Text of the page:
Nestled in the south-east of Miyagi Prefecture, the small city of Shiroishi might not seem like an ideal vacation stop when compared to other sights nearby like the hot springs of Naruko or the islands of Matsushima. However, this small town is a surprising little treasure trove of Japanese culture, especially samurai lore. While the town does have a small Kabuki theatre and a model restoration of a samurai home (as well as a less than magnificent white stone which is where the words “Shiroi” “Ishi” are suppose to be derived from), the main attraction is Shiroishi Castle.
The easiest way to get to Shiroishi from Sendai is by taking the JR Tohoku Line. The overall trip takes about 50 minutes and costs 740 yen one way, making it a good place to spend the day if you are looking for some place interesting, but quieter than Sendai. To get to the castle itself, you can take a bus from the station or you can simply follow the signs and walk if you want to save money. I personally recommend the cheaper option as it will give you the chance to wander amongst this charming town’s shops, most of which feature cute little mannequins donning samurai armor at the windows. The best time to visit is in October when the weather is not only cooler, but also to catch the annual samurai festival (see more below).
For a bit of history, Shiroishi castle once belonged to the Katakura clan, who served the Date Clan in Sendai as retainers. What makes the castle unique is that it was one of the exceptions to the one castle rule during the Tokugawa Shogunate, which prevented any potential upstart warlords from possessing or building more than one castle per domain. During the Boshin War, the castle was home to the Ōuetsu Reppan Dōmei or “Northern Alliance” that opposed the Choshu-Satsuma takeover that ended the Tokugawa’s reign in the Meiji Revolution. After their defeat, the Katakura clan fled north to Hokkaido leaving the castle to be demolished in 1867. It was later restored and reopened in 1995.
As for the castle itself, Shiroishi Castle is a rebuild like most of the other castles you will find in Japan. While certainly not as imposing as say Kumamoto Castle or possessing the same level of splendor as Himeji Castle, this small town castle nevertheless possess a certain amount of charm. Its white walls and natural stone foundations make for a more convincing reconstruction than even some of the more popular castles. The castle courtyard just outside the entrance is a lush green field with plenty of shade, so I would recommend buying a bento and eating outside if the weather holds up. The field is also a popular place for community events and students attending school. Some of the local high school and junior high kids frequent the area to practice for club activities, which goes to show just how much the castle is a part of this community.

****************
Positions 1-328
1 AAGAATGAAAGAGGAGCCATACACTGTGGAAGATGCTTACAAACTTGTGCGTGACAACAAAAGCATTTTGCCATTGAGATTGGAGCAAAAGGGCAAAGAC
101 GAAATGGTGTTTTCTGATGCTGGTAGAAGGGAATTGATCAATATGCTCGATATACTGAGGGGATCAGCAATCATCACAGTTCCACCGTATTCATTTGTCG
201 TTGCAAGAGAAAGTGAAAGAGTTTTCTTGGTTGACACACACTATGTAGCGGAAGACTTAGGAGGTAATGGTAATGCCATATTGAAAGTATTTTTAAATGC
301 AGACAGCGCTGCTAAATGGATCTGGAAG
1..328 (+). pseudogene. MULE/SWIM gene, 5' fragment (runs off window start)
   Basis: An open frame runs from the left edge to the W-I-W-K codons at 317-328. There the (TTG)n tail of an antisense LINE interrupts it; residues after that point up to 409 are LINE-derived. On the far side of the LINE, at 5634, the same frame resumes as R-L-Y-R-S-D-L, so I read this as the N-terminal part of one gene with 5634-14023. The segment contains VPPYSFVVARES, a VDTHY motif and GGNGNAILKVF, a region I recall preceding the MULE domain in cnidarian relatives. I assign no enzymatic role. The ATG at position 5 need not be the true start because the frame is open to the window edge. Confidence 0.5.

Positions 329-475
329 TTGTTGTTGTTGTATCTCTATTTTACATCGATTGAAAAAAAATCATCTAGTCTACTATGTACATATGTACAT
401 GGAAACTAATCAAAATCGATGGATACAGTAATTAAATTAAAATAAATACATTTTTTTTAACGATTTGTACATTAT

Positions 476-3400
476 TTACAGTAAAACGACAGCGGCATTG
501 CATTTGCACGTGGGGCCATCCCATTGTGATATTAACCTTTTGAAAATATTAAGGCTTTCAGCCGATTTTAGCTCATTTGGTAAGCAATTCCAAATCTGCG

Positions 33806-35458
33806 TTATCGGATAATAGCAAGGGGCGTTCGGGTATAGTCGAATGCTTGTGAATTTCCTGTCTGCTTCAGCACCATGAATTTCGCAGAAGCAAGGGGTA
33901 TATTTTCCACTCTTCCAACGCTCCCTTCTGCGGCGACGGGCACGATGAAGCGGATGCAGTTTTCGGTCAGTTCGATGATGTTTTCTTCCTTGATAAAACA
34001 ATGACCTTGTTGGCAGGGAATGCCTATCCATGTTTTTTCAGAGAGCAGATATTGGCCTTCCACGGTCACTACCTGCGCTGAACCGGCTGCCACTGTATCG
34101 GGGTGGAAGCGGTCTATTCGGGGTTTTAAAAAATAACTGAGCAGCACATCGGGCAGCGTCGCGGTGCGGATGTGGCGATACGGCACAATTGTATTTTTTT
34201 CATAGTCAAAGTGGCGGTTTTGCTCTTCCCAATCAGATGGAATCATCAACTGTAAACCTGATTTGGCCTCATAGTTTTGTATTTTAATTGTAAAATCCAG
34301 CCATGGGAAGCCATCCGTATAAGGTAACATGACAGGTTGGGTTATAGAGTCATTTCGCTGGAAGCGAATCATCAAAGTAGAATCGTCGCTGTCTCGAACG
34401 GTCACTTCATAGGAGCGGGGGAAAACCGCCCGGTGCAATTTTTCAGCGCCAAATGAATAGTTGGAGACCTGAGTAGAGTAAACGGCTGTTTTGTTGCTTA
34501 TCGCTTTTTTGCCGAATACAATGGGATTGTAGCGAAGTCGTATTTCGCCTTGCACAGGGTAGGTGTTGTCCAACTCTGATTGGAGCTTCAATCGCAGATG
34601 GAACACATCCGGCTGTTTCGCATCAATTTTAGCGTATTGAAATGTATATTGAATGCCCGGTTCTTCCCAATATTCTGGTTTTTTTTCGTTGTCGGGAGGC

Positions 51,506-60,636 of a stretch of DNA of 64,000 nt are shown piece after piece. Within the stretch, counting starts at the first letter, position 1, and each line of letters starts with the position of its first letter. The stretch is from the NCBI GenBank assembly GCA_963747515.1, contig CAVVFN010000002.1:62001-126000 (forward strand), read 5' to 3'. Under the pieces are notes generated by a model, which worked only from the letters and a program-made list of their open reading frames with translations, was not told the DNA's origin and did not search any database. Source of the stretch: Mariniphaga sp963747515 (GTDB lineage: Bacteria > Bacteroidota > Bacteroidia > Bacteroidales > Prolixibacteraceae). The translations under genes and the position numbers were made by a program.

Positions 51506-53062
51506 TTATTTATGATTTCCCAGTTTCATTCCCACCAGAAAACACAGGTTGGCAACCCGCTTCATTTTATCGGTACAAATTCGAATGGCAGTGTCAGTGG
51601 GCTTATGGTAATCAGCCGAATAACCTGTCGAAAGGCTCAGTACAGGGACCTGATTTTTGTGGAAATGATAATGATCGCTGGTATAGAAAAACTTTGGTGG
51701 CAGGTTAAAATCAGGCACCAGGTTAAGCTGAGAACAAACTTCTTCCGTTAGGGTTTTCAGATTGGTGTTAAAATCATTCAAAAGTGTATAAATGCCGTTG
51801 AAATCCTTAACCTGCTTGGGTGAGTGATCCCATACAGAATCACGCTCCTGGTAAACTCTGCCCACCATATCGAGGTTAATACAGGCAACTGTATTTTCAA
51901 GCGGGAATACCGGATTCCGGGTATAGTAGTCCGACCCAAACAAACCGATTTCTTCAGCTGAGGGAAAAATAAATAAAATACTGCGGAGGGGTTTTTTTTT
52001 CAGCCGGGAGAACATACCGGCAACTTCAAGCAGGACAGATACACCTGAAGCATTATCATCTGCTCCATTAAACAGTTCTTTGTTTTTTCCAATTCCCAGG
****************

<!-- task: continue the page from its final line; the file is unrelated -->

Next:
Inside the castle, you will find a small museum dedicated to the history of the castle and the town, as well as pictures of its reconstruction. The castle is only three stories high with a nice outer balcony view from which to take pictures of the castle courtyards. You do have to pay an entrance fee of around 400 yen to enter the castle, but do be warned that while they may have a pamphlet in English, there is no English speaking tour guide.
However, what makes the castle popular isn’t the actual structure, but a famous samurai festival that is held every year on the first Saturday of October. On this day, hundreds of Japanese bring their families and set up picnic sights on the green to watch a choreographed reenactment put on by citizens from the city and surrounding towns. This is not your run of the mill cosplay convention. Each of the participating “samurai” wears replica metal armor and carries replica swords, rifles and other weapons. There is also a cosplay contest for those not participating in the reenactment, but wanting to spend the day as samurai anyway. For those wanting to visit, I recommend arriving as early as possible (aim for around 9:30 am if you can) though you don’t need to worry about food since there are plenty of concession stands to buy tasty treats from.
For those with a passion for samurai culture and castles or just wanting to go to an awesome one-of-a-kind festival, I would most certainly recommend Shiroishi Castle to anyone in the Sendai area. It was one of my most memorable moments in Japan when I first arrived, and I am certain you will enjoy it as well. I will be posting a seperate article dedicated to the festival with updated pictures in the coming months.
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I am an English teacher living and working in Miyagi-ken. I have been in Japan since August 2010 and have traveled quite extensively. I have a great love for Japanese history and culture, especially castle and samurai lore. Places I have been include Tokyo, Sendai, Kyoto, Osaka, Hiroshima, Fukuoka, Kumamoto and Nagasaki. I am very happy to be writing for Japanese Tourist and love talking about my experiences. My advice to anyone reading this who is interested in exploring Japan would be to just go for it. It might be a little scary for those who can’t speak Japanese (I can’t speak that well either and I live here!), but the experience has been life changing and fulfilling for me.